Professor Wayne Hudson
Wayne Hudson D. Phil (Oxford), M.A. LLB (Sydney)
Wayne Hudson works as a utopian philosopher and an intellectual historian across the areas of philosophy, history, politics and religion. He is recognised as the English language expert on the Jewish German philosopher Ernst Bloch and a leading historian of English deism. He wrote his D.Phil. at Oxford, where he was supervised by the Polish philosopher Leszek Kołakowski and the American intellectual historian Martin Jay. Subsequently he was elected a Junior Research Fellow in Philosophy and taught philosophical anthropology at the University of Utrecht. He has held professorial appointments at Griffith University, the University of Tasmania and Charles Sturt University. Currently the Director of Creative Enlightenment International, he has published seventeen books and seventy eight refereed articles and book chapters. He has served as Acting President of the Australian Historical Association.
His monograph, The Marxist Philosophy of Ernst Bloch (1982), showed that Bloch, who is now regarded as the most important utopian thinker of the twentieth century, was a process philosopher like Bergson or Whitehead. It had an international impact, especially in the United States and Germany. His monograph, The Reform of Utopia (2003), argued, against the standard view, that utopianism was a universal product of the human mind and crucial to social reform. His monographs, The English Deists: Studies in Early Enlightenment (2009) and Enlightenment and Modernity: The English Deists and Reform (2009), provide a new interpretation of deism and elements of an alternative history of heterodoxy and atheism. An edited collection Atheism and Deism Revalued (2014), with Diego Lucci and Jeffrey Wigelsworth and a preface by Professor Jonathan Israel of the Institute of Advanced Study at Princeton, is in press.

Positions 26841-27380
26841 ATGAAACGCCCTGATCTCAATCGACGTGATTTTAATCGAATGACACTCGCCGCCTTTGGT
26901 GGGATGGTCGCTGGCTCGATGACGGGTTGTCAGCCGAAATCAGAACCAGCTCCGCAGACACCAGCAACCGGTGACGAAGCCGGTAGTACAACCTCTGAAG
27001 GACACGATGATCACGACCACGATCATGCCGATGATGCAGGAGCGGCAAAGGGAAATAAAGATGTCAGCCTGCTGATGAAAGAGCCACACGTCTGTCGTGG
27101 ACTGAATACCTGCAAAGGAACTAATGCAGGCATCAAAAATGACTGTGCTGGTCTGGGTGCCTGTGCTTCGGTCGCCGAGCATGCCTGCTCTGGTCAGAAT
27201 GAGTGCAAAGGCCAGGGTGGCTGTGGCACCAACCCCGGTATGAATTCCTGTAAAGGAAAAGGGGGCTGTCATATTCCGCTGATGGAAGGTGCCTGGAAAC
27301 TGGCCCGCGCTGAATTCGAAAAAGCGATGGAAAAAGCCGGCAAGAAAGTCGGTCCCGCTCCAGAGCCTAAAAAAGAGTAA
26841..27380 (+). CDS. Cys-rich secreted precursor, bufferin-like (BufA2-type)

· ‘Religion and Theory’ in Culture, Theory and Critique Vol 49, Issue 1, April 2008, pp.35-48.
· Theology, Philosophy and the Humanities’ The History of European Ideas 2013.
· “Theology and Historicity’ Thesis Eleven (2013)
· ‘Historicising Suffering’ in Perspectives on Human Suffering ed. J. Malpas and N. Lickisss (Dordrecht: Springer, 2012) ch 14.
· ‘Schelling’s Berlin Lectures’ in Religion After Kant (Cambridge: Cambridge Scholars Press, 2012) ed. P. D. Bubbio and P. Redding. ch 5.
· 'Utopianism’ entry for the new Encyclopaedia of Philosophy and the Social Sciences (London: Sage, 2013).
· ’Ernst Bloch’s Aesthetics’ entry for the new Encyclopaedia of Aesthetics (Oxford: Oxford University Press, 2013).
· ‘Bloch and a Philosophy of the Proterior’ in P. Thompson and S. Žžek eds. Ernst Bloch and the Privatisation of Hope (Raleigh: Duke University Press, 2013). Overview updating the monograph.
· ‘Postsecular Enlightenment’ in Challenges of Postsecularism ed. M. Sharpe (Berlin: Springer Press, 2013) ch 14.
· Atheism and Deism Revived’ with Diego Lucci and Jeffrey Wigelsworth in Atheism and Deism Revalued edited with Diego Lucci and Jeffrey Wigelsworth (London: Ashgate, 2014) ch 1.
· ‘Atheism and Deism Demythologised’ in Atheism and Deism Revalued edited with Diego Lucci and Jeffrey Wigelsworth (London: Ashgate, 2014) ch 2.
A further monograph, Australian Religious Thought Six Explorations, has been completed and will appear in 2015.